Sunday, April 17, 2011

Loddon lilies





The flowers in the image above are those of Leucojum aestivum,the Loddon lily or summer snowflake. This is a plant with lots of name problems. In much of the American South they are called snowdrops. And then there is the book name "summer snowflake". The summer snowflake does not bloom in the summer, it blooms in the spring (now). But if you know a bit of Latin, you can see where that bookish name comes from: aestivum is a Latin adjective meaning "of summer". To add to the confusion, there is a related species Leucojum vernum (vernum is Latin for "of spring") which blooms not in the spring but rather in the late winter here.
The name Loddon lily, not commonly used in North America, derives from the presence of plants, perhaps native, growing along the River Loddon in England.

Notice the difference in the size of the flowers in the image above. The big one in the middle is probably the old variety 'Gravetye', aka 'Gravetye Var.' or  'Gravetye Giant'.  It's unclear (to me at least) if this name was originally used for a particularly large-flowered clone or if the name originally was used for a group of large-flowered seedlings. Plants in commerce under this name are fertile and do form seeds, although I have not grown any on to see what they produce. The flower in the image was taken from a group which seemed to vary a lot in size.

The two flowers on the right of the image are what I think of as typical in size for  Leucojum aestivum.

The flowers on the left are from plants which have been in the garden for decades. They were received under the name Leucojum aestivum pulchellum, but I don't believe for a minute that that 's what they are.

Unlike Leucojum vernum, Leucojum aestivum thrives mightily in this area. It's a familiar sight in old gardens in the city, and while there are no doubt ruderal plants in the area, for a plant so long in cultivation it does not seem to have jumped the garden fence often. It obviously is better adapted to garden life than to life in the wild. It's a distinct personality in our garden flora: nothing else looks like it. And it's well worth having both in the garden and as a cut flower.

The genus name is derived from the classical Greek words for white and violet. The usual pronunciation puts the stress on the syllable co, but since the o in that syllable is short, if you know the Latin rules for the placement of the stress it might seem that the stress should be on the syllable leu-. But there is a catch here: what looks like a j in this word is in fact an i treated as a glide (or semivowel). In the original Greek the syllabification of the word would have been leu-co-i-on, and since the i is short, the stress according to the Latin rules would have been on the syllable co - where it remains to this day. You'll raise some eyebrows if you pronounce it Latin style.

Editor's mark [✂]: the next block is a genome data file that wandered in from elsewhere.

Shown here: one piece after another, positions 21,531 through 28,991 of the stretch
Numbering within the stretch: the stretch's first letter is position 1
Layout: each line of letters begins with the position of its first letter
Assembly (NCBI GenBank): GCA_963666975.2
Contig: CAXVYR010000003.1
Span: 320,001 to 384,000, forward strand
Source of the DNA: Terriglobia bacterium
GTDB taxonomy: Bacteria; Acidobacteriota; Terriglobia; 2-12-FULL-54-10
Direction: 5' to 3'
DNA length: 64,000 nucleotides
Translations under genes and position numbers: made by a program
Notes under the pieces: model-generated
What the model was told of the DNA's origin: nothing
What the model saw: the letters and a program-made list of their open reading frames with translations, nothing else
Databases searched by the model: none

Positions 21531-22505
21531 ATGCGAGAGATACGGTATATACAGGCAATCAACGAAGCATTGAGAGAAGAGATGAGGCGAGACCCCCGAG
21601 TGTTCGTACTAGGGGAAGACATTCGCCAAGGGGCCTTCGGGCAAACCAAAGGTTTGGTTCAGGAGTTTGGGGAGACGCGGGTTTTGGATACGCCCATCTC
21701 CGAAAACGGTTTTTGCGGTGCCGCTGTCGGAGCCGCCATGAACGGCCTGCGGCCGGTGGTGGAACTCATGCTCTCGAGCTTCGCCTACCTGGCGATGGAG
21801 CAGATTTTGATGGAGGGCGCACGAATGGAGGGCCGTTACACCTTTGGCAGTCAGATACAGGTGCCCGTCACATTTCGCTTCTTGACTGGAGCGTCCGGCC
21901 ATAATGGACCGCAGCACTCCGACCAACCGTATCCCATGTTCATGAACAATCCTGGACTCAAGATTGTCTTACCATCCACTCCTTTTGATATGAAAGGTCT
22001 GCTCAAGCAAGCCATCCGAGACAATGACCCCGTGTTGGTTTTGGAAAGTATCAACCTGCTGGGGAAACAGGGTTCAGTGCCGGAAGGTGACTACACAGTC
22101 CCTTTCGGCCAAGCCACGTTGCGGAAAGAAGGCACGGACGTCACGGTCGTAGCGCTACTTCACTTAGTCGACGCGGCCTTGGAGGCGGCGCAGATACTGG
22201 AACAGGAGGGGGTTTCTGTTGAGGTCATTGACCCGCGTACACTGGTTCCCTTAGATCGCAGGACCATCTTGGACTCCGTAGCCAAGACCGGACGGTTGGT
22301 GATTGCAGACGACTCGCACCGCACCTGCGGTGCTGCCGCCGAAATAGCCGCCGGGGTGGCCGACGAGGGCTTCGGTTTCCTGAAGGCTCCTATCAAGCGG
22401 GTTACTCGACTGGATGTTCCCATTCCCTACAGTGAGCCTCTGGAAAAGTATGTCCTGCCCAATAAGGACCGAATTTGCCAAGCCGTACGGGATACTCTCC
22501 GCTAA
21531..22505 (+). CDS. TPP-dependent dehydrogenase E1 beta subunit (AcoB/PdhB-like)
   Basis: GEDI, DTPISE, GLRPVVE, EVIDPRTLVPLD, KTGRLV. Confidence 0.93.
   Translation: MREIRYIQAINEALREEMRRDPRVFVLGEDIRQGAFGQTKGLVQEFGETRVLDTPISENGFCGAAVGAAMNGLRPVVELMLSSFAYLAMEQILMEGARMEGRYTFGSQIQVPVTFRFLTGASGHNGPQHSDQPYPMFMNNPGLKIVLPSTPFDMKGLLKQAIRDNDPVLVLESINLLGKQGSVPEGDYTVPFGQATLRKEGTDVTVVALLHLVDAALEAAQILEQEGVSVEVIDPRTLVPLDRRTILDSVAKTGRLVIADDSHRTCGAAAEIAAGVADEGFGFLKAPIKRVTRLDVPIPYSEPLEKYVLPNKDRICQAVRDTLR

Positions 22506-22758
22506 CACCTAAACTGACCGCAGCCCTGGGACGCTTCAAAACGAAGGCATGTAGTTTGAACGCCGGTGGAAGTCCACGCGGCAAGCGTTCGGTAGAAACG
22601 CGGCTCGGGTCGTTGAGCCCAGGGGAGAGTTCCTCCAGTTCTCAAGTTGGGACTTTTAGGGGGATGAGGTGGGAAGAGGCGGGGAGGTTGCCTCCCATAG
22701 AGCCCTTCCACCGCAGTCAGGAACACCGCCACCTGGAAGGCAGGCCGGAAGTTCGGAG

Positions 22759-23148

3 comments:

jonathan lubar said...

Now I'm quite confused! The explanation about the glide "j" is fascinating, but I don't understand the "o" and glide "i" being short. I've always thought that the "i" in "ion" at the end of any name was pronounced like long "e" as in "ee-ahn". It seems that you're saying that "Leucojum" is pronounced "loo-cah-ih-uhm" if going back to the Greek, or "Loo-cah-jumm" in modern usage (rather than "Loo-coe-jumm" with the long "o").

I'm not arguing, just wanting to get settled on a proper pronunciation. I know people like to suggest that there is no proper pronunciation for Latin names but I like to try to stick to the Latin rules ande am also happy to correct my pronunciations when better info comes along - as in your post (which I came to via PBS).

Thanks,
Jonathan Lubar
Kanapaha Botanical Gardens
Gainesville FL

McWort said...

Jonathan, email me at jimmckenney@jimmckenney.com and I'll reply with a detailed explanation.

McWort said...

I posted a link to this post on Leucojum aestivum on one of the on-line discussion groups in which I participate. Two people (so far) have pointed out that in other parts of the country Leucojum aestivum has not only jumped the garden gate but has invaded floodplains. That might be something to keep in mind if you garden near wetlands.